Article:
Tibetan Terrier file
Also called "Chrysanthemum Dog", this Chinese Terrier, from Tibet, lives between 12 and 15 years. They are of the FCI standard, in group 9, section 5, which belongs to Tibet's companion dogs. Alive and intelligent, friendly and without any aggression, the Tibetan Terrier has become a popular companion dog. He is very lively, very affectionate and loyal to the owner. Reserved with strangers, it is easily trained.
It can emerge as an ideal pet for anyone who appreciates the Old English Sheepdog breed, but cannot have such a large dog at home. This is because the Tibetan Terrier it looks like a miniature copy of this breed. But it is not just comparisons that do justice to its beauty, in fact it has all the beauty of the larger breed with the convenience of fitting in much less space.
As its name suggests, the Tibetan Terrier is Chinese, from the region of Tibet, considered a sacred dog in this country, mainly for monks. For the Chinese, it has a much deeper meaning than just a great watchdog: he is the talisman of happiness and prosperity. They always delivered this dog to the powerful people of the country, like emperors and chiefs of some villages.
Thousands of years ago, this breed of dog was in danger of becoming extinct. To prevent happiness and prosperity from ending, people crossed the Tibetan Terrier with another breed of dogs from the place that most resembled them, the Spaniels, also from Tibet. In fact, this mixture worked and from these dogs a new breed was born, even smaller, known as Lhasa Apso.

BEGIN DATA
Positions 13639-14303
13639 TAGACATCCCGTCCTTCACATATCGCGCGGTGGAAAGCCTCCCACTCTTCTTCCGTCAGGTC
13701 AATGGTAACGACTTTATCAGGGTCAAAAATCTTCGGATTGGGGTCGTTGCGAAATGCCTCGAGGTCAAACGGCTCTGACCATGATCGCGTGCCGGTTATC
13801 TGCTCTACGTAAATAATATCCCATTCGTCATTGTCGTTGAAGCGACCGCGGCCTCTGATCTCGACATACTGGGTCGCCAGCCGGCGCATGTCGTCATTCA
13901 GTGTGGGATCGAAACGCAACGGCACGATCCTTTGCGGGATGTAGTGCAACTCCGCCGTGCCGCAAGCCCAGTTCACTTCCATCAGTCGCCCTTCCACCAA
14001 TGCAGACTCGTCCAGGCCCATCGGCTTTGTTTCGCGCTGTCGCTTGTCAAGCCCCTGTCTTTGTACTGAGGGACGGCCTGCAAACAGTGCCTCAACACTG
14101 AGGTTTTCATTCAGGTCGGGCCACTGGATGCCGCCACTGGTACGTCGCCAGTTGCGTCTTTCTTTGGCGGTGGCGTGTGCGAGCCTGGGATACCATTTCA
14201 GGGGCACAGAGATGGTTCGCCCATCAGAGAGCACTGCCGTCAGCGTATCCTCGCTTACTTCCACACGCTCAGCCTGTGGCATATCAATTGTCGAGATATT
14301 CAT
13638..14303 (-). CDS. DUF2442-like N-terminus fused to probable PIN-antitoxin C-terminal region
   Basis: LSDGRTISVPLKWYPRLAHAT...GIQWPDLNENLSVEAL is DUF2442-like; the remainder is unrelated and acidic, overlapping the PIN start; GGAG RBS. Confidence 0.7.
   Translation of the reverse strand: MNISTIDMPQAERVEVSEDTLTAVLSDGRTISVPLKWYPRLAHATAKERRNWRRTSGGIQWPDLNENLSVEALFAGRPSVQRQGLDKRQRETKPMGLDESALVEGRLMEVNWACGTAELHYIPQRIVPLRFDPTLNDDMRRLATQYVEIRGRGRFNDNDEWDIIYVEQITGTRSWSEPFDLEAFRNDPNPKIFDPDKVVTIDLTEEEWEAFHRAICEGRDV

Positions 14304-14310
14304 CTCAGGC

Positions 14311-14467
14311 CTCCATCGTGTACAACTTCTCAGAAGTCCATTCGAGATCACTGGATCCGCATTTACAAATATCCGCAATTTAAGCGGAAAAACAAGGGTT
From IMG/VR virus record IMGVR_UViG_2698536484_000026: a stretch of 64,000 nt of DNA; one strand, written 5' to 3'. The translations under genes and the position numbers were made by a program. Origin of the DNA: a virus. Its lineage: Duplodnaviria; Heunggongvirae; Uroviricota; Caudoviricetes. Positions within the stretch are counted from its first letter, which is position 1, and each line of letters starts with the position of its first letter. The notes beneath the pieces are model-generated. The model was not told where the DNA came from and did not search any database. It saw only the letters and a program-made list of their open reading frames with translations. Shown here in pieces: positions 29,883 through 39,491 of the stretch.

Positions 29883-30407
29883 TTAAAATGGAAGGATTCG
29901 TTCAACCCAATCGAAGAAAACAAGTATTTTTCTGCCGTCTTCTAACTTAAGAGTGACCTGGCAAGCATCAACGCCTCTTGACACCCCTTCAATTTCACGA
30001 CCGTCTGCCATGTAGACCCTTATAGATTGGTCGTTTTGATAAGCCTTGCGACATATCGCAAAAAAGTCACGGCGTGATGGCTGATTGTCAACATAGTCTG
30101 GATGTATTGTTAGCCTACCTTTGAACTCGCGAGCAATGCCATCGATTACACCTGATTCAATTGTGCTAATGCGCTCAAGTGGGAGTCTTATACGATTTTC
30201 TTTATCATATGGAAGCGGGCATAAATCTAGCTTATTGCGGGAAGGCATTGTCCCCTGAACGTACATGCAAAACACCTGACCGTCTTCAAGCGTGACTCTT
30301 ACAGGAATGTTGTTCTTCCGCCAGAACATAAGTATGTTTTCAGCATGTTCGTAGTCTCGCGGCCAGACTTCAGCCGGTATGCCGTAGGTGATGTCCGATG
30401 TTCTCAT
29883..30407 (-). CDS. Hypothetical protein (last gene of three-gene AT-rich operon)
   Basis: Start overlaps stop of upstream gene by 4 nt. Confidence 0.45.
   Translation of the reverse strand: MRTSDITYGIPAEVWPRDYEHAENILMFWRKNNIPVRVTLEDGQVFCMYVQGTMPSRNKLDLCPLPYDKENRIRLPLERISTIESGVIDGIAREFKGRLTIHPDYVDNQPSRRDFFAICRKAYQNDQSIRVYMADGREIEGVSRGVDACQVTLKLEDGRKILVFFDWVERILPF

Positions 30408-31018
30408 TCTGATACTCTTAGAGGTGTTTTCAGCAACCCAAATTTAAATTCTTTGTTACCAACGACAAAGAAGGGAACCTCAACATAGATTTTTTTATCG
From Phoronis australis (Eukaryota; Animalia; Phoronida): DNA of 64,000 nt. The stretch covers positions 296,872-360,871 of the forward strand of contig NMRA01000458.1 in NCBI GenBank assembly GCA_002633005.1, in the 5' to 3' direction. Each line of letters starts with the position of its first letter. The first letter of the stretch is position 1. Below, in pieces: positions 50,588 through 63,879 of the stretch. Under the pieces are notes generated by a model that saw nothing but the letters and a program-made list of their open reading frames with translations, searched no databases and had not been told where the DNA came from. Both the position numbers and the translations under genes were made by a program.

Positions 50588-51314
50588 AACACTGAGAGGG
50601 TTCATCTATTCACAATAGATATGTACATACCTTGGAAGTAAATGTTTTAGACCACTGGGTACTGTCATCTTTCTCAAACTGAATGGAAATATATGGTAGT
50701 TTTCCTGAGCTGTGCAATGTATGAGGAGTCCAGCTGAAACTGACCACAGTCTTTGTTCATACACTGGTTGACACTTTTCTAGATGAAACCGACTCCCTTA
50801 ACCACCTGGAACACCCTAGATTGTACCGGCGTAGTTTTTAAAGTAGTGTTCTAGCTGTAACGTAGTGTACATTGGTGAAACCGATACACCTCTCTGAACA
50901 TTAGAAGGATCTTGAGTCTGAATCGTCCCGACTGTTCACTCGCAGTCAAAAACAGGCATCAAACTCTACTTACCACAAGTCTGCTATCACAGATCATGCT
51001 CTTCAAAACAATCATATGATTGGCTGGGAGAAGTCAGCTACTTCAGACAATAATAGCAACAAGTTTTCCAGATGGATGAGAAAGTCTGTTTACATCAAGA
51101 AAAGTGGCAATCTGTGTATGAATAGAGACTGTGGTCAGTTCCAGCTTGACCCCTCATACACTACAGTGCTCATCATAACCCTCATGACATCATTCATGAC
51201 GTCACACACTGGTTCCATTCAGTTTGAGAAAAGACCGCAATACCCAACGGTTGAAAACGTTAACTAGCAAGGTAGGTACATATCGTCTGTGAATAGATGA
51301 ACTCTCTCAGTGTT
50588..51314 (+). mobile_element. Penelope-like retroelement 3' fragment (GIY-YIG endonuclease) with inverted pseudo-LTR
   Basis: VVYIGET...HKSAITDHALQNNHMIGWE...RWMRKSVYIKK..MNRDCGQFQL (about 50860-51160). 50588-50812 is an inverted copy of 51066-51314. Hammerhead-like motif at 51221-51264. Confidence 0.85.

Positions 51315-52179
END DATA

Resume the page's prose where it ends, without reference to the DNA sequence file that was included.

They are very affectionate dogs, especially with children. They are protectors of the owner's house, so they can become noisy. Very obedient if properly trained to do so. He is loyal, robust, a good hiking companion, dedicated to owners and children, yet a little apprehensive about strangers, he has a firm and decisive expression, he is intelligent, friendly and brave. He has always served as a loyal companion alongside the owner, even in the most arduous tasks.
The Tibetan Terrier, with a compact and vigorous body, has a medium length head. The chin bears a light goatee. The eyes, large and dark, are wide apart. The ears, in a "V" shape, are well feathered and hang down, without being too tight against the head. The members, straight, are covered with very dense hair. This dog has large, round, hairy paws between the toes and the sole. The tail, medium, is implanted at the very top and quite fringed.
The hair is abundant and fine, neither silky nor woolly, straight or wavy, it is duplicated by an inner layer of fine wool. All color combinations of the Tibetan Terrier's coat are accepted, with the exception of chocolate.
The Tibetan Terrier does not require strict care and, in general, they are healthy and easy to keep dogs. This terrier loves to run, explore, and needs daily exercise. This need can be satisfied with a good game that leaves you with your tongue hanging out. Although he can live outside the house, he is undoubtedly better as a dog that lives inside the house. Its long coat needs brushing once or twice a week.
This breed is resistant and rarely gets sick, much due to its Tibetan origins. However, Tibetan Terriers have a certain facility to develop some problems, such as: dislocation of the patella, hip dysplasia, cataracts and progressive retinal atrophy